Nissan president and CEO Hiroto Saikawa speaks during a news conference at the company headquarters in Yokohama, south of Tokyo, Japan, on November 19 2018. File photo: REUTERS/ISSEI KATO
Nissan president and CEO Hiroto Saikawa speaks during a news conference at the company headquarters in Yokohama, south of Tokyo, Japan, on November 19 2018. File photo: REUTERS/ISSEI KATO

Paris/London — Barely three months into his tenure, Renault chair Jean-Dominique Senard plans to propose merging the French car maker with alliance partner Nissan under a holding-company framework, according to people familiar with the matter.

Each company would own about a 50% stake in the holding company and have equal board representation, one of the people said, asking not to be named discussing confidential deliberations. The entity would be headquartered outside France or Japan, possibly in Singapore, the person said.

“What we always said, and we still say the exact same thing, is that what we want is the alliance to be irreversible,” Renault CFO Clotilde Delbos said Friday on the company’s first quarter conference call when asked about its plans. “This is what we are pursuing collectively with Nissan.”

Nissan CEO Hiroto Saikawa rejected a request earlier in April by Senard to reconsider a merger, people familiar with the matter have said. Representatives for Nissan and Renault declined to comment on the holding-company proposal. Nikkei reported on the plans earlier Friday.

The aim of the structure is to cement the alliance and secure cost savings amid a sector downturn, the person said. The proposal is one of several being discussed, and Renault is seeking a plan that Nissan would support, the person said.

Renault shares advanced as much as 4.3% on Friday, and had risen 2.7% to €61.18 as of 4.55pm in Paris. That would give the French car maker a market value of €18.1bn, compared with Nissan’s ¥3.77-trillion ($33.8bn).

Roughly equal ownership would potentially address concerns raised by Nissan, which resisted an effort by former chair Carlos Ghosn to permanently unite the two car makers. Renault owns 43% of Nissan, while the Japanese car maker owns only 15% of its partner of two decades, and has no voting power.

Saikawa was opposed when Senard made an overture earlier in April, saying the priority should be rebuilding Nissan, people familiar with the matter told Bloomberg News this week.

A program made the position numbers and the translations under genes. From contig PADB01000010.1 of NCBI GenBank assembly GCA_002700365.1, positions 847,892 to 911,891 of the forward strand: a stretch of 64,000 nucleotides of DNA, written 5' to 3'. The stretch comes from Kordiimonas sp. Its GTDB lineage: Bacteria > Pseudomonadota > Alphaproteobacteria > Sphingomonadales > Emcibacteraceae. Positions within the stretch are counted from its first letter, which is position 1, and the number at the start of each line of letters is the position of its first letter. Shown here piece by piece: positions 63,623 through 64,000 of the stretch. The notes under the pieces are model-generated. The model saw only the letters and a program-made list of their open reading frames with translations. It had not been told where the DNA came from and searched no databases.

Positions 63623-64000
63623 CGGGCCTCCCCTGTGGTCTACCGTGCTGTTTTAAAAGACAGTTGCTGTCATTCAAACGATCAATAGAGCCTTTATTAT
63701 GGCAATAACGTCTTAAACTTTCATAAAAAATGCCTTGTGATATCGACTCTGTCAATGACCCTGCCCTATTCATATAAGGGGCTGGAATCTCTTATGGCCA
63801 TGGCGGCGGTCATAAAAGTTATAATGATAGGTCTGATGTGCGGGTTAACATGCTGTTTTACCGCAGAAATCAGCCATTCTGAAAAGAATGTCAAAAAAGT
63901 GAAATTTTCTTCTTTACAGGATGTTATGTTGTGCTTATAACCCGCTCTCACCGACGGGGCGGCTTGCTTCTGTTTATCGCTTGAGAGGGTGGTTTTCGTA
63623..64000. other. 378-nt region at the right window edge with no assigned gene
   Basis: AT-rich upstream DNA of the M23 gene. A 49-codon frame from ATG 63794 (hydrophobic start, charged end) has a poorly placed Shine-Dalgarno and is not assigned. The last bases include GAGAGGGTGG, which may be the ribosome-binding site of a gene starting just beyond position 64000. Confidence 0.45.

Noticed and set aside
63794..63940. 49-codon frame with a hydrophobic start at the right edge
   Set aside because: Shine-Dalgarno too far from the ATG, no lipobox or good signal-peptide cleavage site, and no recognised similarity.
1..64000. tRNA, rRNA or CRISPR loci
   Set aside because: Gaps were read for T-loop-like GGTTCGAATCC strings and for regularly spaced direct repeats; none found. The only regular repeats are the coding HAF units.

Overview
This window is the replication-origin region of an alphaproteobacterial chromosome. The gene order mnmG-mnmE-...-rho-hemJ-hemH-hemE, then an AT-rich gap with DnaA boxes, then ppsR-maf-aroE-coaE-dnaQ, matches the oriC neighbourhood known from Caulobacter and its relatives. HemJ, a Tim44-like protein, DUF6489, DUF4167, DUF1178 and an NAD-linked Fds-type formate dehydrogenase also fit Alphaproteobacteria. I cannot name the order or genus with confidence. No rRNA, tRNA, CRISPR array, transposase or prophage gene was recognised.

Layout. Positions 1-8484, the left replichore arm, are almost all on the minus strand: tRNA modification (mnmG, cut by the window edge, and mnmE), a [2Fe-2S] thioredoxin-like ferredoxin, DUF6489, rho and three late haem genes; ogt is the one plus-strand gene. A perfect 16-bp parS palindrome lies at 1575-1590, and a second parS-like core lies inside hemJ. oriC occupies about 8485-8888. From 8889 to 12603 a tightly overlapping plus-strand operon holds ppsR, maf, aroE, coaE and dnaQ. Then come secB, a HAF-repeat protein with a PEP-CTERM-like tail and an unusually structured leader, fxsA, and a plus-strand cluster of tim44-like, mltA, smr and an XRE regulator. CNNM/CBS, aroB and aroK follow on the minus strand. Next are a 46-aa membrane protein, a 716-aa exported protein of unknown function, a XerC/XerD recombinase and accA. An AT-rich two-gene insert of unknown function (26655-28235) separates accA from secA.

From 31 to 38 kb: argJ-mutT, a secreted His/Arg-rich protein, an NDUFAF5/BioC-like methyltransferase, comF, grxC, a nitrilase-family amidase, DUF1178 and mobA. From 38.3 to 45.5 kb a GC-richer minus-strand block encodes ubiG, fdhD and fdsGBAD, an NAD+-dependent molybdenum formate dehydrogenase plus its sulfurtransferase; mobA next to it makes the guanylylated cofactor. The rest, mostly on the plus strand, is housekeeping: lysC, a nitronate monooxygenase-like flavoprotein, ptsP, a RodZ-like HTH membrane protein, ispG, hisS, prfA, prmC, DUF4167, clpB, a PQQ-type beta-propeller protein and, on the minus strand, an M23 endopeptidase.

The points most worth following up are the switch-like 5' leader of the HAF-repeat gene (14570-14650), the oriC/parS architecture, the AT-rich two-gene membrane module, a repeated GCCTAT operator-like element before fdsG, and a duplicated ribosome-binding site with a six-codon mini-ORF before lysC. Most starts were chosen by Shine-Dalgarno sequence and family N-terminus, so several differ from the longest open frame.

Both companies are struggling. Nissan this week said it will miss its annual profit goal, and Renault on Friday reported a drop in first-quarter sales. Car makers have been contending with a decline in China, the world’s biggest market, and a broader slowdown elsewhere, while a shift toward electrification is placing huge demands on investment capital.

Renault’s operations are focused mostly in Europe, while Nissan is bigger in the US and China. Mitsubishi is the third partner in the alliance that was dominated by Ghosn over two decades. The former car titan was released from jail a second time this week in Japan, where he faces charges of funnelling millions of dollars from Nissan through an intermediary for his own purposes.

Ghosn has denied the allegations, and accused unnamed Nissan executives of plotting against him to thwart plans to merge Nissan with Renault, whose most powerful shareholder is the French government.

Separately on Friday, Yomiuri reported that Renault would block Saikawa’s reappointment as Nissan CEO if he did not go along with plans to merge the two companies. The Financial Times said separately that the Nissan CEO had refused a meeting with an SMBC Nikko banker hired by Renault. That was followed by a call from a Japanese trade ministry official who told the banker a merger wouldn’t work, the newspaper said.

France’s Les Echos said the bankers there came up with a holding-company proposal that Renault and France found generally acceptable, but Nissan and Japan’s trade ministry did not. SMBC Nikko is now working on a new proposal that would better include Mitsubishi, the newspaper said.

“We need the alliance, and we need it because it provides us with a huge strength in a period where the automotive industry is really in turbulence, whether from the market, the technology change, etc,” said Renault’s Delbos. “That has not changed.”

With Reed Stevenson, Angelina Rascouet and Frank Connelly.

Bloomberg